exploratory work for a relief road is a reflection of who we are today. The fact that this work should have been undertaken 40 years ago is demonstration enough that the structures of our British democracy are poor; our local politicians are not fit for purpose either. KCC should be acquiring land rights

along the M20; Kent Highways should be starting to build contingency car parks near our towns en route to Dover; these car parks will need mini-services or nearby access to them should Calais/Dover freeze-over sometime next year. There’s no point looking to Westminster

for help as they are in their own soup. Is there anyone out there with a thought of what might happen - anyone shouting and screaming? Surely Mr Fowle’s comments

concerning Brexit are about Britain not messing around; he is seeking that inner roar again! Westminster should give Northern

Ireland another vote to choose between EU and UK as should Scotland. Britain cannot afford to have half the “country” pulling in the other direction. Mrs May is trying to hang onto the

wind; if Britain falls down the cracks next April, those in Northern Ireland and Scotland will be the first to say what they think of Westminster. The Government's “fudge” white paper

demonstrates that our politicians can't decide what future we want. International businesses can’t afford to wait around. Our brave new world will not wait

around either if we can't negotiate to trade pencils. let alone our skilled services. It is EU or UK we want to hang onto,

but we dare not pose the question. Richard Maryan, via email

Map clues to village name

I REFER to your most recent letters’ page and your correspondent John Hughes’ remarks about the pronunciation of Bearsted. I have an 1819 Ordnance Survey map of

the Maidstone area and it is quite clearly spelt “Bersted” while Ulcombe is

“Ulcomb” and Hollingbourne is “Hollingbourn”. John Dixon, Downswood

Modal shift not working

I CHALLENGE anyone to actually walk the mile or so along Heath Road from the No 5 bus stop at Linton Crossroads to Coxheath centre whilst facing oncoming traffic? I tried this yesterday evening. As I reflect upon it, I suppose my

experience was an empirical test of “modal shift”, which I understand to be Maidstone Borough Council’s strategy to mitigate against the expected increase in road traffic by encouraging us to ride bicycles, walk or catch a bus, rather than drive a car. I wouldn’t like to guess when the

pavement was last resurfaced, but the terrain was very sketchy in places, and even more alarming was the overgrown hawthorn hedge which made it difficult to negotiate a safe passage even in single file as cars whizzed past inches away. Cycle along there? Good luck with that. I may be paraphrasing the Borough Plan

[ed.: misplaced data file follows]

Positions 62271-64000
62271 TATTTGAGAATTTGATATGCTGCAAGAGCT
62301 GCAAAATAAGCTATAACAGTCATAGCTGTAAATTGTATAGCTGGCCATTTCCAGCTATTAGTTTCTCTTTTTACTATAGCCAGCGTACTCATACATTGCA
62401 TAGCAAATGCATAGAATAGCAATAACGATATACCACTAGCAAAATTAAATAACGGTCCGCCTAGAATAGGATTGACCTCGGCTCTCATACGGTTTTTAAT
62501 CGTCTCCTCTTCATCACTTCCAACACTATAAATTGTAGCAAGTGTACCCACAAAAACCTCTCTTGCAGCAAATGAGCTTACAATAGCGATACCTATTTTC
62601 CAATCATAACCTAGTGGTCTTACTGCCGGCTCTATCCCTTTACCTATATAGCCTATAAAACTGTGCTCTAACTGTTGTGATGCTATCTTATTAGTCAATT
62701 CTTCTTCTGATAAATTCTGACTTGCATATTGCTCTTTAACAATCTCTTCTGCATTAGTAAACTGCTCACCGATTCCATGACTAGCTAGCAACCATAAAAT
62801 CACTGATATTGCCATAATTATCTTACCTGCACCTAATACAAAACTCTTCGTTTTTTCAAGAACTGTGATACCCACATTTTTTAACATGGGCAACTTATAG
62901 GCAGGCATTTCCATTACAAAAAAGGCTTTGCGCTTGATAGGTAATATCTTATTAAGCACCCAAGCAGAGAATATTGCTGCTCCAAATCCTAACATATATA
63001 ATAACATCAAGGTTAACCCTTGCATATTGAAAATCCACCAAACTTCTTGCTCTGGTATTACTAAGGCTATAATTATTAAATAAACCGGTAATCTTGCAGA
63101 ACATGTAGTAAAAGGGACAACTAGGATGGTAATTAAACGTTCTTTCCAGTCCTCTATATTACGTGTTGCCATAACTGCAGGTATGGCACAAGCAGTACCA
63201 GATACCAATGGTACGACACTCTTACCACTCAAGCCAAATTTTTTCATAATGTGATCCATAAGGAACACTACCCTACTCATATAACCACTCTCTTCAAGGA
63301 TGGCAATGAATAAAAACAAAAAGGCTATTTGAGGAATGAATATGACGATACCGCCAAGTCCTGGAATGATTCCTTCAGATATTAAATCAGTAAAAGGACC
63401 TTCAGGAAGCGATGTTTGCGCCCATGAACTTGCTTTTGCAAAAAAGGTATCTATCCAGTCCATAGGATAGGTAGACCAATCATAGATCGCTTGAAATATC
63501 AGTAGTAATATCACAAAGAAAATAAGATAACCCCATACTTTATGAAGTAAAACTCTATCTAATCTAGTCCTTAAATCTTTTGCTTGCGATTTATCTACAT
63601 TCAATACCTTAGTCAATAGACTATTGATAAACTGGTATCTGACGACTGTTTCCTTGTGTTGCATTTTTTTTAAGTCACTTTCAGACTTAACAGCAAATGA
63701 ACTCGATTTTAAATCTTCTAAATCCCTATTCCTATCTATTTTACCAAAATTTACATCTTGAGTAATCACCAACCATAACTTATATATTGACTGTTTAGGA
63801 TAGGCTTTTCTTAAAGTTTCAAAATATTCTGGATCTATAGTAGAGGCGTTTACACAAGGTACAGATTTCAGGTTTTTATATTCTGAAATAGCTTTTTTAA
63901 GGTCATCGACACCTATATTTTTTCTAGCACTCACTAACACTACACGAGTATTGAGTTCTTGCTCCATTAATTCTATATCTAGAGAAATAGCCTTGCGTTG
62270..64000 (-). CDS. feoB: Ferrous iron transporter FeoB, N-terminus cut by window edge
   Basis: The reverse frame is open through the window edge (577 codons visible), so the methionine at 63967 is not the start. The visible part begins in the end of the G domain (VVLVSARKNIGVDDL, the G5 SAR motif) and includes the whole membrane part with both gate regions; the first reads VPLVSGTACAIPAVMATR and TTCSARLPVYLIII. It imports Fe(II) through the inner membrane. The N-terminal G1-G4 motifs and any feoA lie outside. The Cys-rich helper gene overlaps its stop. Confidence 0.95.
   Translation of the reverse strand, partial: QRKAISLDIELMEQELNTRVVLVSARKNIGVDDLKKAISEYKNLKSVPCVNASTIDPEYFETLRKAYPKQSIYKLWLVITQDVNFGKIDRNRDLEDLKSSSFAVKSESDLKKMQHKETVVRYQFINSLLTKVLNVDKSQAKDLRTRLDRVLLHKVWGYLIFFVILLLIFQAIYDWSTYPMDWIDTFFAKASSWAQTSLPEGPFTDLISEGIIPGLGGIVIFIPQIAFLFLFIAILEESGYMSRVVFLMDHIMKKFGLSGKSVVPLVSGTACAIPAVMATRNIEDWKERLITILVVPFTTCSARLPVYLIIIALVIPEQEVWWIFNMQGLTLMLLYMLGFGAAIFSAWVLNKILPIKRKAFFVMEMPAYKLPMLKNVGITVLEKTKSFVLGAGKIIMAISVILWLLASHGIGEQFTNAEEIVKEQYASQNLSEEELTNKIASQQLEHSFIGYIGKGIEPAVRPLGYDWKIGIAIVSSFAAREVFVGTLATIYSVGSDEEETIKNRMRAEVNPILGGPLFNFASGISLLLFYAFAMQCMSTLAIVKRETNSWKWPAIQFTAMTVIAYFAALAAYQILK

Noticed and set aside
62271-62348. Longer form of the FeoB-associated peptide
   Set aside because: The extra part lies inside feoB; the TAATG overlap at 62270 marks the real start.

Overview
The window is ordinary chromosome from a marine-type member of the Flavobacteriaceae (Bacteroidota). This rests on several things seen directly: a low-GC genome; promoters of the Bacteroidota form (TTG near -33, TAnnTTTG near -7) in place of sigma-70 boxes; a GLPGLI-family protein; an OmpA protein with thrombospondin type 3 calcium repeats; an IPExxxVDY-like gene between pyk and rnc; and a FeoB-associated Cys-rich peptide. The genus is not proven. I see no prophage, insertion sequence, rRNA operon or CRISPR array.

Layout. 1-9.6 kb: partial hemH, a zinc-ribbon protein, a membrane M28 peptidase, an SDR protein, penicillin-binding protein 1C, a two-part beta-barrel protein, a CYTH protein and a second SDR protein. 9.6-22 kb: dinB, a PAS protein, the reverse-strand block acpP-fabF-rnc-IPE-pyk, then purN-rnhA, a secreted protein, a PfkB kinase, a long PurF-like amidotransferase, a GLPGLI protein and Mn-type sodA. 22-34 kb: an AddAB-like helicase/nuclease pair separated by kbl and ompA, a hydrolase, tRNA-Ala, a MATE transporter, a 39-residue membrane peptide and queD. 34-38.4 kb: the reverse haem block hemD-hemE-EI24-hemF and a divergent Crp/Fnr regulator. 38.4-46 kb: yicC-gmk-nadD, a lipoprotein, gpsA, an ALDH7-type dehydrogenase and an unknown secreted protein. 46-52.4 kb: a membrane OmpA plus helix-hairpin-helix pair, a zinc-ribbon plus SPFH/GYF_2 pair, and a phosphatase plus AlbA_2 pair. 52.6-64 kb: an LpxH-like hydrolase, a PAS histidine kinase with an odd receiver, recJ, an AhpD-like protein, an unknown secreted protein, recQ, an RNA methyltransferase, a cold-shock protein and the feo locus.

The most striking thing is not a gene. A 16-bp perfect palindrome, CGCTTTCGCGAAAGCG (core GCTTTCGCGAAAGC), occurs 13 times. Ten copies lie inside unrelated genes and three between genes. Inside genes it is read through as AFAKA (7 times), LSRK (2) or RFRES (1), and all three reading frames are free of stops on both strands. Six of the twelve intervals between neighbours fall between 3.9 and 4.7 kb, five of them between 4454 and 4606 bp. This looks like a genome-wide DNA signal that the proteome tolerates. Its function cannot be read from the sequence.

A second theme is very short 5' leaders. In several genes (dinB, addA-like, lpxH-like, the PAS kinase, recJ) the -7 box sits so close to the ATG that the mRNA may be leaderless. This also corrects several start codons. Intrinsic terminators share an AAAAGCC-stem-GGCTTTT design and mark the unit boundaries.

in this regard, but wasn’t modal shift the key to sticking 18,000 new houses in and around a town which is already reported to suffer the worst air quality outside central London, whilst at the same time avoiding a 37% increase in vehicle traffic by 2031 as is otherwise forecast to arise? Hmmm. Not working for me so far ... Andrew Duncan, by email

Support our local hospice IN LETTERS to Downs Mail, July 2018, Min Stackpoole is correct to draw a�ention to the Hospice in the Weald charity shop in West Malling. However the days of hospices respecting

boundaries in seeking much-needed funds are in the past. The charity world has become

increasingly competitive and every effort is needed to raise the income to sustain the viability of our hospices. Both Heart of Kent Hospice and Hospice

in the Weald provide an excellent and caring service to their communities.

Heart of Kent is in a significantly less

well-off area of Kent; Hospice in the Weald has the conurbations of Sevenoaks, Tonbridge, and Tunbridge Wells in which to raise funds; Heart of Kent’s only large town is Maidstone and thus suffers a disadvantage. What is not generally known is the

difference in wealth of the the two hospices. The Charity Commission web site indicated that at the end of the financial year to 31 March, 2017, Hospice in the Weald has assets of over £12 million in long term investments, a further £4.6 million in “own use assets”, and another £3.4 million in “other assets” – a total of approximately £20 million. In comparison, Heart of Kent Hospice’s

assets at the end of March 2017 were zero long-term investments, £3.8 million in “own use assets”, and another £890,000 in “other assets”. A total of less than £5m. Hospice in the Weald’s turnover is in the

region of £9 million, Heart of Kent’s is approximately £4-5 million, a real challenge with low reserves. It’s tough out there and I would urge

everyone to support Heart of Kent Hospice and its shop in West Malling. They need and deserve our support. Richard Jones, Mereworth

Check car park barrier

KNOWING of your keen interest in ma�ers relating to Maidstone hospital, you may wish to publicise the fact that before paying the parking charge on a Sunday, it’s worth checking to see if one of the exit barriers is permanently raised. Had I done this last weekend, I would

have saved £6. I have since checked the list of charges

displayed at the ticket machines and there is no mention of there being no charge on Sundays. This smacks of sharp practice. If the raised barrier is not a regular

feature, surely the machines can be switched off when it is, with an explanatory notice at the machines giving the good news. If it is a permanent practice then it

should be displayed on the list of charges. Ron Lee, Heath Road

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Malling September 2018 43 Maidstone South Maidstone East Maidstone Weald

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